I’ve already shown how to add an elastic waistband to the Scroop Henrietta Maria dress, but there is another way to add waist definition (other than the simplest of all: wearing a belt, of course!): with a drawstring.
Here is how to create a drawstring on the Henrietta Maria. This technique will work on any loose, straight-cut dress, so feel free to adapt it for other garments.
You’ll be marking the waistband, working buttonholes for the drawstring to enter and exit through, sewing a casing channel, and then threading the drawstring through. Easy!
- Ribbon or twill tape for a drawstring – under 1/2″ wide, and long enough to go around your waist, tie in a nice bow, and hang down an attractive amount.
- 2.5cm/1″ wide single-fold bias tape, as long as the finished waist measure of your Henrietta Maria (measure around your finished dress, or refer to the Finished Garment measurements in the pattern) + 15cm/6″.
- Chalk or fabric markers for marking
- A french curve or ruler.
- A scrap of lightweight fusible interfacing, approximately 5cm/2″ square.
First, you need to mark a waistline on your Henrietta Maria. You can use the waistline marked on the pattern, or create a custom waistline, as explained in the Henrietta Maria with an elastic waist tutorial, or in this video:
The waistline can sit anywhere you choose, as long as it’s least 1″ above the top of the pockets. If you’ve made a dress without pockets, it can sit anywhere at all!
Take the dress off, and use a french curve or ruler to draw over your marked line, smoothing out any rough bits, and making sure it is clearly visible. I marked my original line in a pink Pilot Frixion highlighters, and re-drew it in a black Pilot Frixion pen:
Next, fuse your interfacing to the exact centre front of the dress, placing the square of fusing so the top edge sits 1cm/3/8″ above the marked waistline
Mark 6mm/1/2″ high buttonholes on the right side of the dress. Their center lines should sit 1cm/3/8″ on either side of the center front line, with their top edge 3mm/1/4″ below the marked waistline.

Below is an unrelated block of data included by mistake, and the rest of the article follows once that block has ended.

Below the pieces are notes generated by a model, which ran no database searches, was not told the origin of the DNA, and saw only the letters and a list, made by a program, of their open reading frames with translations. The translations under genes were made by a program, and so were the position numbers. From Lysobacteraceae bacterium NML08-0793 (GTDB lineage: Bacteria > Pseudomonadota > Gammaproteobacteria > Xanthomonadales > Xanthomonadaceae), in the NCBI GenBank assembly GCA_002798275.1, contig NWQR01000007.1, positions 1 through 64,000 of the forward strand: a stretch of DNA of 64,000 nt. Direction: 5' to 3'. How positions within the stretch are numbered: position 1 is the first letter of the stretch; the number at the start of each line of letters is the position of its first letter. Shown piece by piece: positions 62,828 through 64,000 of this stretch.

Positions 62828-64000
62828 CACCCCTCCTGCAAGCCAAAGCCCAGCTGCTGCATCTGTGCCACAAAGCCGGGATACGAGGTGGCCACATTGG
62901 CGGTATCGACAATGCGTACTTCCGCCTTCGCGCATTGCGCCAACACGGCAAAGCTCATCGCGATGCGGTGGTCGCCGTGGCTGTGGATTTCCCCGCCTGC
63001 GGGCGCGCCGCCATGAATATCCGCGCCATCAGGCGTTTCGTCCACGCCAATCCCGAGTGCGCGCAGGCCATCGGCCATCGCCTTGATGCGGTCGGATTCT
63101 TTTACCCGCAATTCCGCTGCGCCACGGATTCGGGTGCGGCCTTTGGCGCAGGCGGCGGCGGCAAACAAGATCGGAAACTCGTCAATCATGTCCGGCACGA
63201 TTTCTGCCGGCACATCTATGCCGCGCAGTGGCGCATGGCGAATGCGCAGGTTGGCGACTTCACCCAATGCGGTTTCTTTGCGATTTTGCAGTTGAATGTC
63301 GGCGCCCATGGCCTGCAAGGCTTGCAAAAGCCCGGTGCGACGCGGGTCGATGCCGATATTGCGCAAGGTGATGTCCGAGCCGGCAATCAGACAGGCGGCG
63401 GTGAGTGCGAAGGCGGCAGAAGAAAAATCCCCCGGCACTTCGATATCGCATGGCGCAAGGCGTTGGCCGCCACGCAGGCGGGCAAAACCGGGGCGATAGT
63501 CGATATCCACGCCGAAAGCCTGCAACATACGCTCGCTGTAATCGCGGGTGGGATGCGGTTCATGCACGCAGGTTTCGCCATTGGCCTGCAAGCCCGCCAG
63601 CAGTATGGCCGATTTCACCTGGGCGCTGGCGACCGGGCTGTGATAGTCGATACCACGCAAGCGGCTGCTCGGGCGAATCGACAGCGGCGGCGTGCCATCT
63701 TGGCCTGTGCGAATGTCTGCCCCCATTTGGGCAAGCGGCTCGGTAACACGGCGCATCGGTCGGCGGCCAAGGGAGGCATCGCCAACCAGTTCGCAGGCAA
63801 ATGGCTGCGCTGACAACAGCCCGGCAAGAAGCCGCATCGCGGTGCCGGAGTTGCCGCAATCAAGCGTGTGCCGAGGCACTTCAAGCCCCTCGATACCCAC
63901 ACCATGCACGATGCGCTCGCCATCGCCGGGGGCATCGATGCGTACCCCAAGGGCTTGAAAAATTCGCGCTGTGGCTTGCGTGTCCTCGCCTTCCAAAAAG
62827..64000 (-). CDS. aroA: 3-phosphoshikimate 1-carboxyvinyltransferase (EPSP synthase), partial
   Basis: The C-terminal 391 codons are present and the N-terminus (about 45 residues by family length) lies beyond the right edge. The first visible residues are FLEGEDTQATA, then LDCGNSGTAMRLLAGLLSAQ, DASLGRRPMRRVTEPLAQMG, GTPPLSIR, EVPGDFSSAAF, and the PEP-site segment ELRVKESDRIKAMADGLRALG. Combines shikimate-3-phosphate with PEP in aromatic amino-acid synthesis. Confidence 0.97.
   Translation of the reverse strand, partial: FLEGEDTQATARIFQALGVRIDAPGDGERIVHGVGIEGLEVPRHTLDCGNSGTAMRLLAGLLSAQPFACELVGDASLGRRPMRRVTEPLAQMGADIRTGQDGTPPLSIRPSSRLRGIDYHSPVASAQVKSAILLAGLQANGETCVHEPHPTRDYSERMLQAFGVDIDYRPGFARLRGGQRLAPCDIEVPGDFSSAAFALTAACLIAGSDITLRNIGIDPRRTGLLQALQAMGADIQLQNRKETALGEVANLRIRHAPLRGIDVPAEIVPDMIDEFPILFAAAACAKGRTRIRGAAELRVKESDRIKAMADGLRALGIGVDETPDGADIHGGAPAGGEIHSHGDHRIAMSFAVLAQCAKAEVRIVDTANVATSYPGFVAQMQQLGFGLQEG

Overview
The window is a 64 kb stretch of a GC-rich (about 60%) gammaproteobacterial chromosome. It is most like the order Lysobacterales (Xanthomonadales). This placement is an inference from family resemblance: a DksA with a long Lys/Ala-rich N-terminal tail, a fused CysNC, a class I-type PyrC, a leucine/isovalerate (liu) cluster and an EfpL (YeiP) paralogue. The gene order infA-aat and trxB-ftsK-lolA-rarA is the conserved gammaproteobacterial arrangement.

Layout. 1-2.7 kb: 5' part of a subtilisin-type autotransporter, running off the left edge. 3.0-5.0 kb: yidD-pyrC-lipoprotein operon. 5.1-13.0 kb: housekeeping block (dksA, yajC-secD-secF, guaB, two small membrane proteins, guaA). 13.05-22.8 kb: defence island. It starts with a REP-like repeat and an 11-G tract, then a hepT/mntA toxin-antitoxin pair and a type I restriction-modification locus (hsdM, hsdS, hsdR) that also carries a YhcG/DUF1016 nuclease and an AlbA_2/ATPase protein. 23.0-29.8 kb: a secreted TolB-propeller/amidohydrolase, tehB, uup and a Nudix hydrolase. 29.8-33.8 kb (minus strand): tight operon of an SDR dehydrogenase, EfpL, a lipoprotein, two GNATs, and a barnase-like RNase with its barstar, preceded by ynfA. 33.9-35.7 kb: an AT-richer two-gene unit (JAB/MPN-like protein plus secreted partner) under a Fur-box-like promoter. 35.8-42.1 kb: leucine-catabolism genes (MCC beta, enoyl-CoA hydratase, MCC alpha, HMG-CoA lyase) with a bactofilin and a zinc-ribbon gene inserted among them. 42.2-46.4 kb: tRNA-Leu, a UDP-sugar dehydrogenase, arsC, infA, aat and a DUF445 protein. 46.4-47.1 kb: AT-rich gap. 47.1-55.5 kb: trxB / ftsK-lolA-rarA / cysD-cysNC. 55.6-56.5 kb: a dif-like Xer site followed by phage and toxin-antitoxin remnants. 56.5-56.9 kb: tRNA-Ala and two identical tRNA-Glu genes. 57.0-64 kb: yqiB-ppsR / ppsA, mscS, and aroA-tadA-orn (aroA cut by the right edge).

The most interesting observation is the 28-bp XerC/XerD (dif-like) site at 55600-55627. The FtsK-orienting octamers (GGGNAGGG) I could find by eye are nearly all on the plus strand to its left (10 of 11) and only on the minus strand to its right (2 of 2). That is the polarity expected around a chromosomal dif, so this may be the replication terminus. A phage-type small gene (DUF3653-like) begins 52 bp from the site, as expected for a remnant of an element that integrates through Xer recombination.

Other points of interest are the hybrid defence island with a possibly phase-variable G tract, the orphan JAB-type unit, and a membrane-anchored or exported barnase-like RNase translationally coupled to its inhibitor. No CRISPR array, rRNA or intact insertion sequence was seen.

Now, work your buttonholes as marked:
Next it’s time to sew on the bias tape to form a casing for your drawstring.
Starting at a side seam, place the bias tape just below the marked waist line, with one long edge just on the line.
Sew 2mm/1/8″ from the edge of the bias tape.
When you get back to where you started, cut your bias tape off so there is a 3cm/1.25″ or so overlap. Fold under half the overlap just before you finish sewing, so there are no raw edges of bias showing on the interior.
Now sew the other edge of your bias tape:
I decided that I wanted a little more definition to my channels, so I stitched an additional line of stitching 1/8″ inside the first stitching lines:
Remove any pen/chalk marks that are visible on the outside of the dress, and then it’s time to drawstring!
Cut open your buttonholes, taking care not to cut through the bias tape. Use a safety pin or a bodkin to thread your drawstring through the channel, in one buttonhole, all the way around, and out the other.
Finish off the edges of your drawstring by heat-sealing (if they are synthetic), tying them in tidy knots, or string a bead on to each end, and then add a knot, for a little bit of extra flair.
Ta da! You’re done! Enjoy!
Clear explanations, thanks.
A suggestion is to cross the ribbon inside the channel so it’s easier to straigten. The ribbon from the right side in the left buttonhole and the ribbon from the left side in the right buttonhole.
You make it all seem perfectly doable, thank you.
… That’s a very lovely fabric to make the Henrietta Maria in!